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Venus Flytrap is the most well known species of carnivorous plants. It is a low growing perennial herb native to coastal bogs of North and South Carolina. The trap of the Venus Flytrap is one of Nature's most amazing marvels. The outer edges of the two clamshell-like halves are lined with nectar glands and stout bristles. They are normally held open at about a 60ø angle. When an insect is attracted to the sweet nectar and enters the interior of the trap, it brushes against sensitive trigger hairs causing the two halves to close rapidly; much this closing happens within 1/30 of a second. The plant then secretes an enzyme which essentially dissolves the insect, turning it into a digestible dinner. Depending on air temperature and the size of the meal, it is digested and absorbed in 3-5 days. Then, the trap reopens for another dinner guest. The traps have a limited number of false alarms too, so don't stimulate them too often. Artificially springing the trap drains the plant's energy, if no insect is caught, the energy expenditure is wasted and the plant can soon deteriorate. The closed trap will remain closed for many days afterwards, denying the plant the opportunity to catch further prey, adding to its troubles. After about a 10 false closures they will no longer respond. If you are growing your Venus Flytrap in an area where it does not get anything to eat, you can give it one or two flies or wild caught crickets every month. Never feed your Dionaea hamburger, the fat content in burger will be fatal to your plant. The perennial Venus Flytrap blooms in May and June with white, five-petaled blossoms which are held a few inches above the foliage. The added bonus of letting them flower is that they will set seeds. About 6-8 weeks after flowering, the ovoid fruiting capsules mature, each releasing many tiny black seeds. The leaves will reach up to 13 cm long with flat, winged petioles. Dionaea continually renews its leaves; old ones die off, and new ones are produced to replace them. Always keep dead leaves and heads cut off to prevent fungal infections. Dead leaves and heads are a part of this plant's life cycle, and doesn't necessarily mean that the plant is unhealthy. Hardiness zones 6-8, (-10øC/15øF, -20øC/-5øF) in Winter. They require seasons in order to survive long term. Venus Flytraps need a dormant period of about 3 months in the Winter. The typical heated home is too warm in the Winter. The entire planter may be moved to an area where the temperature will remain between 2øC/35øF and 5øC/40øF. It can be the salad crisper compartment of your refrigerator. Or the bulb may be removed, sprayed with fungicide, wrapped in damp live sphagnum moss, placed in a plastic bag, and moved to a cool area. Then you should check them every few weeks to make sure that there is no fungus starting to grow. When a Venus Flytrap is entering its dormant period, all the tall big growth will die back to a few small leaves or back to just its bulb and root system. Venus Flytraps are quite easy to grow, as long as they are given the proper conditions, the plants have been know to live for more than 20 years. Use a soil mix consisting of 70% peat moss or sphagnum moss and 30% perlite. You can also pot them in pure peat moss, it's what it grows in in its habitat. Flytraps do not need fertilizer or this will damage the plants; if they live, they will not produce traps, the insects which they consume provide them with all the nutrients they need. Venus Flytraps need a humid atmosphere with a moist soil. It is a good idea to place a pie pan or large saucer, with about an inch of water in it, under the pot. Elevate the pot by placing pebbles under it so that the base of the pot is barely in contact with the water, not submerged; the growing medium must stay moist, but never soggy. This will keep the humidity around the plant higher and it will ensure that the plant has a constant source of moisture. The humidity should be between 60-80%. Water must be distilled or rain water because they do not tolerate city or hard water. Venus Flytraps have an active growing and feeding season, from May through October. During this period the soil should be kept constantly damp. During the Winter, keep it just barely moist. It should be grown in very bright light, the leaves grow much stouter and the traps colour up beautifully, but with protection from full midday sun. Temperatures should be kept between 21øC/70øF, 27øC/80øF.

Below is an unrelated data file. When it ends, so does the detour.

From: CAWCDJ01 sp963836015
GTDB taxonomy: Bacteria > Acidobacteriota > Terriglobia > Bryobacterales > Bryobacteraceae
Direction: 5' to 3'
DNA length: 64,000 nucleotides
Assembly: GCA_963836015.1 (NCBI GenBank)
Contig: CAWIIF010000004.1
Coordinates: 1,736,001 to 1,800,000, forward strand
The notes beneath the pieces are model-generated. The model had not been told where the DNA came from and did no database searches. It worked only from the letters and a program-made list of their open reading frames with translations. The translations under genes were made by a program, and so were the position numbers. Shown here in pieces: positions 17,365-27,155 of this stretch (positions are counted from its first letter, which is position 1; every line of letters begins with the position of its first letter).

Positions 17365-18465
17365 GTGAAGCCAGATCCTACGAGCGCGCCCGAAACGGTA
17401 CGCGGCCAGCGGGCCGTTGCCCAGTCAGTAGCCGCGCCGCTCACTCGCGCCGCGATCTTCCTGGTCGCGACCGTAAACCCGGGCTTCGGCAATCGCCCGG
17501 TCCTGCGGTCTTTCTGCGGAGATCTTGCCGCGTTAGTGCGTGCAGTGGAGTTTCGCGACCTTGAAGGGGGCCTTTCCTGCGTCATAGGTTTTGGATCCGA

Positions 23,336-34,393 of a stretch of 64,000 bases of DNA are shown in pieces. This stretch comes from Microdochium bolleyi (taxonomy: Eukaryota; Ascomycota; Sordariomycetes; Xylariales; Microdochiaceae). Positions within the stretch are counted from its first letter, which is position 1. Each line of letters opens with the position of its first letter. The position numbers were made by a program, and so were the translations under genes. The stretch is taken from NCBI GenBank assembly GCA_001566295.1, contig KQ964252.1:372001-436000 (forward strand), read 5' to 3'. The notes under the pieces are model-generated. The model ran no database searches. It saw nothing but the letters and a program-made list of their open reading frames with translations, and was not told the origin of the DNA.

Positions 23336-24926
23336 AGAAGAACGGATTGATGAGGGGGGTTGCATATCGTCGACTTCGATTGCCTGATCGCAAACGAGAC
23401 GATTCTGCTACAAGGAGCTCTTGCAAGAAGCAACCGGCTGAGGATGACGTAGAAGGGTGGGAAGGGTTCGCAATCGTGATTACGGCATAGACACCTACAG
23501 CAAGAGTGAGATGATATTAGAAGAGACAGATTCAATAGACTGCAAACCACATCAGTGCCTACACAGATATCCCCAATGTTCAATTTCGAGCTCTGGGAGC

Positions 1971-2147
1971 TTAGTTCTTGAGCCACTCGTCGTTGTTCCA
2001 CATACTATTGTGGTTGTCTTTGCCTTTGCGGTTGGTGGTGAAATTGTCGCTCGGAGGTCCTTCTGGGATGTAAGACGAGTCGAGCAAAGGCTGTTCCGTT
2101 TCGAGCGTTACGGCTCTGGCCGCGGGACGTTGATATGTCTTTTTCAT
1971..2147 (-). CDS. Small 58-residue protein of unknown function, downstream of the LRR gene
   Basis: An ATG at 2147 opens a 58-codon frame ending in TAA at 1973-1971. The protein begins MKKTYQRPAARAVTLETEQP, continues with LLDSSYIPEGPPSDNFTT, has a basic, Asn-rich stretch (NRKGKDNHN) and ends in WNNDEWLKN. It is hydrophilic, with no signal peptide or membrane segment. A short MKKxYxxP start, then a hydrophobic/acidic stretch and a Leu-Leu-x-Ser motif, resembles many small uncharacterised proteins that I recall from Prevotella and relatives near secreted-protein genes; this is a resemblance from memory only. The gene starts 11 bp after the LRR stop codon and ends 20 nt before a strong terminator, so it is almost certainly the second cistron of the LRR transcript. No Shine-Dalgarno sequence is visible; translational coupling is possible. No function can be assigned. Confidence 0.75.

|Venus Flytrap Red Forms
|First, scarify the seeds. It is followed by one month cold stratification before sowing, directly on the surface of your moist but not soaked soil mix. Once it's time to take the seeds out of cold stratification, cover the top of the pot with clear plastic so the humidity will remain high, place them in an area with real nice strong light and keep the temperature between 21øC/70øF, 27øC/80øF.
When you see some tiny plants starting to sprout, slowly open the top of the pot, a little each day, so that the new seedlings don't go into shock from the humidity being lowered too quickly. After cold stratification, germination usually occurs in 4-6 weeks, but it can be prolonged up to several months, depending on their degree of unbroken dormancy, don't give up.
|Scarification / Stratification
|This will make the seed coat tiner. Place the seeds on any soft, non-coated paper. Look at the seeds with a magnifying glass or hand lens to see what they look like before scarification. Then lightly roll the sand paper over the seeds. The soft paper will help hold the seeds and the sand paper grit will nick or otherwise remove some of the seed coat. Don't press at all, just use the weight of sanding block. Look to see if the seeds are losing their shine and if the paper is starting to look a little dirty.